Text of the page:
An Ohio death row inmate died Saturday of natural causes after his November execution -- where he requested a special pillow to help him sit up -- was halted when a usable vein could not be found to inject the lethal drugs, a spokeswoman for the Ohio Department of Rehabilitation and Correction said.
Alva Campbell, 69, was found unresponsive in his cell at a prison in Chillicothe, prison department spokeswoman JoEllen Smith said. Campbell was taken to the hospital where he was pronounced dead just before 5:30 a.m.
"Due to 20 years of frivolous post-conviction litigation, he successfully ran the clock out on justice due to the state and the victim's family,” Franklin County prosecutor Ron O'Brien tweeted about Campbell’s death.
O’Brien previously called Campbell the “poster child for the death penalty.”
The twice-convicted murderer cheated death in November when he was placed on an execution gurney, but walked away 20 minutes later after authorities failed to insert an IV with the lethal drugs into him, Dayton Daily News reported. Campbell suffered “from a lot of pretty serious diseases for a long time,” Campbell’s attorney, David Stebbins, told The Associated Press.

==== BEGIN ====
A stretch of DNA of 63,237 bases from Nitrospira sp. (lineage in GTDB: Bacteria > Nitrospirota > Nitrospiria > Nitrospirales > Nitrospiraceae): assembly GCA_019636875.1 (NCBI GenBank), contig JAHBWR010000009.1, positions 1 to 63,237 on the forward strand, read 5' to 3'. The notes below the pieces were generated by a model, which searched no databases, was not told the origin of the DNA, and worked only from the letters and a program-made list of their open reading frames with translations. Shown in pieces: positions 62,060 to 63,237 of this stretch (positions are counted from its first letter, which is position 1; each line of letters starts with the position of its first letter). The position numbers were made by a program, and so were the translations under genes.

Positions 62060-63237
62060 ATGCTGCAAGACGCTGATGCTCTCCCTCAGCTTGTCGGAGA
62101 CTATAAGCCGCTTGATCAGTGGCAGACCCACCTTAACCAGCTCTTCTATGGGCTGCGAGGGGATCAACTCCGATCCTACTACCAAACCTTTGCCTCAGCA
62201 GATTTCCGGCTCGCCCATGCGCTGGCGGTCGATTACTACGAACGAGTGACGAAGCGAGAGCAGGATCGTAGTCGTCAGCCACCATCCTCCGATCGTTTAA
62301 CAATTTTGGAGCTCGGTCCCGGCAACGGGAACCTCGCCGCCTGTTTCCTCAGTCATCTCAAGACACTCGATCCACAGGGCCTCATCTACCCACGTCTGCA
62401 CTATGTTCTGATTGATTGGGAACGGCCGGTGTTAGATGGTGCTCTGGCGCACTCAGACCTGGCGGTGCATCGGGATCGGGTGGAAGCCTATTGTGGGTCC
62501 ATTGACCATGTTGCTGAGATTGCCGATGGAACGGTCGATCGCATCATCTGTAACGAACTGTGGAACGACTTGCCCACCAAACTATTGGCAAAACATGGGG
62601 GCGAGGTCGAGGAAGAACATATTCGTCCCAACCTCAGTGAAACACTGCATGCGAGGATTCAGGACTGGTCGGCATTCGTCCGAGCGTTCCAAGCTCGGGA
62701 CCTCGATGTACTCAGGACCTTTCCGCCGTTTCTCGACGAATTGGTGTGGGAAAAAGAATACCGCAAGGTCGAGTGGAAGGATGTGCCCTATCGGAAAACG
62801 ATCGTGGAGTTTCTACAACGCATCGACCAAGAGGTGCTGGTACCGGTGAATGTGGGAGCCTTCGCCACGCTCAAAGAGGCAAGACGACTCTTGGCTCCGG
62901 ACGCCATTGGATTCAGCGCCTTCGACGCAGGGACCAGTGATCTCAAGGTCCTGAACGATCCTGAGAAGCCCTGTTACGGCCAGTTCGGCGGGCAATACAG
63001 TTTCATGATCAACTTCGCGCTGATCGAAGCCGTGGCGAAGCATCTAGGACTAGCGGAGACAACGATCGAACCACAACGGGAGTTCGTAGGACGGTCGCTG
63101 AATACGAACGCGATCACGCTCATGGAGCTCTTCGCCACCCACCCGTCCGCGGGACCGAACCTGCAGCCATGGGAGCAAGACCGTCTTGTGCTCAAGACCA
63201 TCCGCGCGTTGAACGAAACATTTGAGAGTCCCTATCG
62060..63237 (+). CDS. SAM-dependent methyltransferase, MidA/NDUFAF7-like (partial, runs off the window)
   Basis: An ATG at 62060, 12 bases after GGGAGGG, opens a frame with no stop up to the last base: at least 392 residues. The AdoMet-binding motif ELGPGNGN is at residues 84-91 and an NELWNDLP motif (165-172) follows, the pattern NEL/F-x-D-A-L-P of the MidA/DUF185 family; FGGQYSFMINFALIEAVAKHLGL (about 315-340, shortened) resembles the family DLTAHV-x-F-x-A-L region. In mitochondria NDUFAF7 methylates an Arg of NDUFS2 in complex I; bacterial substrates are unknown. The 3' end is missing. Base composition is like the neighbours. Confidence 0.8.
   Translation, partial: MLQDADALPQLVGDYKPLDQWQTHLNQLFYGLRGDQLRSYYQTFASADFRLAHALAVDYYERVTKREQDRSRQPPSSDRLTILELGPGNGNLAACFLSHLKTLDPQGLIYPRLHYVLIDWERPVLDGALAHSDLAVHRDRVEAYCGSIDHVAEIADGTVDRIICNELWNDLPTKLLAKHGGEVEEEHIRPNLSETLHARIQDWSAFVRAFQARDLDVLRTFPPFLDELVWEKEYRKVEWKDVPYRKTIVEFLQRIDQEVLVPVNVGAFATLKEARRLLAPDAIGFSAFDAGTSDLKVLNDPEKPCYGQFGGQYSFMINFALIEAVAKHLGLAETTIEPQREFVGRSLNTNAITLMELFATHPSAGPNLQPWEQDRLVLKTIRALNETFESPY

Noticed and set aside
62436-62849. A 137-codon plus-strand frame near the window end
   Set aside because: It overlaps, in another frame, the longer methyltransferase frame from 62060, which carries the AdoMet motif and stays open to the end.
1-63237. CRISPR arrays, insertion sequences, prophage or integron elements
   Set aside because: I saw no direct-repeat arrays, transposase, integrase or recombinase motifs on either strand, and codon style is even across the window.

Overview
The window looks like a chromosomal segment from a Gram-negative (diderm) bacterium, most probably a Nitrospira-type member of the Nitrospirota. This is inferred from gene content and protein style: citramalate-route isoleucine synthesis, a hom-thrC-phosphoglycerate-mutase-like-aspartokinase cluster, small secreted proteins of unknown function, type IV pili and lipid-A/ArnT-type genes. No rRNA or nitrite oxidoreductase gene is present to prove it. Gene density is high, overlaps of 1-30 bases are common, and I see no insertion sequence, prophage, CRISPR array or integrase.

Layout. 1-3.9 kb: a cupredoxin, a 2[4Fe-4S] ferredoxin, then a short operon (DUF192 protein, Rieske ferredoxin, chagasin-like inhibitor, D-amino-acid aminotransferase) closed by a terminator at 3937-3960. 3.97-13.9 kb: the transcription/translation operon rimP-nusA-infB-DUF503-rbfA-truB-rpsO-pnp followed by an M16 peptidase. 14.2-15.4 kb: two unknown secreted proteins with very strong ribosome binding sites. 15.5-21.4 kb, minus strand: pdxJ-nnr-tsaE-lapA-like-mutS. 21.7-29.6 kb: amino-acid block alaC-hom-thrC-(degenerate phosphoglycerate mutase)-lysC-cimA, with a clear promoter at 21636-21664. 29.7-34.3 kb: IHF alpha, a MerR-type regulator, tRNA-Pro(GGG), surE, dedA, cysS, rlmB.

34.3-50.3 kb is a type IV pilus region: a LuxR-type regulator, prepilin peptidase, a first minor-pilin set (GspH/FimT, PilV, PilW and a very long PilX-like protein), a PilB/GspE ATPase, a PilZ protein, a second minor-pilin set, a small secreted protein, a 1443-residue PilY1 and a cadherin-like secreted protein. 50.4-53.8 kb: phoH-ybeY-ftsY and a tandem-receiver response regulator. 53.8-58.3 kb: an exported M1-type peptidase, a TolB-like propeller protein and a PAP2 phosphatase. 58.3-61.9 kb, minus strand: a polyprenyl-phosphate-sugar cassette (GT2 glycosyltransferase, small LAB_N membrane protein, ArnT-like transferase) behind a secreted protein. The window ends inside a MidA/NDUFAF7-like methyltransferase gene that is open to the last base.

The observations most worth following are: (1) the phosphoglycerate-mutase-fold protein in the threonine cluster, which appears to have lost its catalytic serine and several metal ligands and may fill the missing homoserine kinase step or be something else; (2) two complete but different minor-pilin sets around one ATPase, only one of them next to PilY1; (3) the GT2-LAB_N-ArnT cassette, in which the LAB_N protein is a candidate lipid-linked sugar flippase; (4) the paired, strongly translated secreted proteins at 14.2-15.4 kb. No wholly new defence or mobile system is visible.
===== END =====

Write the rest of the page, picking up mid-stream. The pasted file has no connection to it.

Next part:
Due to his breathing problems, Campbell requested a special pillow to help him sit up on the gurney in the death chamber.
Ohio Gov. John Kasich set Campbell’s new execution date for June 5, 2019, before the inmate died.
Campbell was sentenced to death in 1998 for shooting and killing Charles Dials. Campbell was in a wheelchair in 1997 when he overpowered a sheriff's deputy on the way to a Franklin County court hearing on armed robbery charges. He took the deputy's gun, carjacked 18-year-old Dials and drove around with him for several hours before shooting him twice in the head.
Campbell also spent 20 years in prison after being convicted in the 1972 slaying of a man at a bar in Cleveland.
Campbell and another death row inmate recently filed a challenge, arguing that Ohio’s execution protocol — the three-drug combination injection — placed inmates at risk for pain and suffering. However, the U.S. 6th Circuit Court of Appeals denied Campbell’s challenge last month.
Stebbins said it was “only a matter of time” that Campbell’s slew of health problems “caught up with him.”
"In some ways, it was a relief,” he added.
The Associated Press contributed to this report.